Using Family History

Family history is not just about trees, gedcoms and data.  It is about the social history and background of that information.  Many writers use family history to explore wider themes.  I have just finished reading Patricia Craig’s Twisted Roots (Blackstaff 2012) which looks at the complexities of a family history in the context of Ireland, and more specifically in Northern Ireland.

We think we know about a divided society, the adherence to the tribal ways and the lack of connections between factions, but this book illustrates the relationships that exist within that ‘divided’ society.  The author’s family roots include a founder of the Orange Order, members of the historic IRA, planters, Gaels and the rather sad tale of a German governess who ‘fell from grace.’  It is peopled with a wide range of characters including tough matriarchs, farmers and coachmen.  It challenges a lot of firmly held beliefs about some aspects of Irish history – and it is an entertaining read.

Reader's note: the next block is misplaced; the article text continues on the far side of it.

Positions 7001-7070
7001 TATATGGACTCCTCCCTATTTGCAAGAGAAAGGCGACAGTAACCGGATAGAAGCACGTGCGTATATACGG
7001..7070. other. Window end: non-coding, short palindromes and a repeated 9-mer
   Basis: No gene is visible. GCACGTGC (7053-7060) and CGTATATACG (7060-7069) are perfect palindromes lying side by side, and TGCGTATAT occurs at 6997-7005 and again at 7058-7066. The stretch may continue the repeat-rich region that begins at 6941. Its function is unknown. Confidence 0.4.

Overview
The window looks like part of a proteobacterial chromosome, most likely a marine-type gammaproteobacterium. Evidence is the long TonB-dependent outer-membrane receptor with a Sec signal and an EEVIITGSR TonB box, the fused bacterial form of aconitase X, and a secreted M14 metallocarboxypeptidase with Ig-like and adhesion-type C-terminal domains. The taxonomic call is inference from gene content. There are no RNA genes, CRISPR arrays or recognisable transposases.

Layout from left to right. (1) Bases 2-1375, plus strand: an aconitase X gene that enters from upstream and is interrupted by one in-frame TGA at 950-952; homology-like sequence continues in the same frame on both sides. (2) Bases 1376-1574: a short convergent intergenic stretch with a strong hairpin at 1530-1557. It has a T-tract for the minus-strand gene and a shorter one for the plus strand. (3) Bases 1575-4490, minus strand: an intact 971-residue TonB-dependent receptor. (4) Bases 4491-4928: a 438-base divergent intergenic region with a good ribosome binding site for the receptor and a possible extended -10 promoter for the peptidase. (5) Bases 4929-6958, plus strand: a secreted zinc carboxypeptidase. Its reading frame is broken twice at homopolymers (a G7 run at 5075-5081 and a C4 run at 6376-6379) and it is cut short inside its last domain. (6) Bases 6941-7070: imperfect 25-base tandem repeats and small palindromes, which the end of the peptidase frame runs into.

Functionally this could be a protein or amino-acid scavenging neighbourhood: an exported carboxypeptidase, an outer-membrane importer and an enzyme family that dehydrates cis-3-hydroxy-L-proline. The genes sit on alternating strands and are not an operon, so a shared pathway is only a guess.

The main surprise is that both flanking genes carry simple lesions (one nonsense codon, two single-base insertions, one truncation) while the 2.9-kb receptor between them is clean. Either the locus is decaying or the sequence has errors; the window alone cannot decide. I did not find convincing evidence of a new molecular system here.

http://www.amazon.co.uk/Twisted-Root-Ancestral-Entanglements-Ireland/dp/0856409049/ref=sr_1_1?s=books&ie=UTF8&qid=1362773657&sr=1-1

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About jenjen999

I am a family historian with an interest not only in direct lines but in the social background and historical setting of the families I research.
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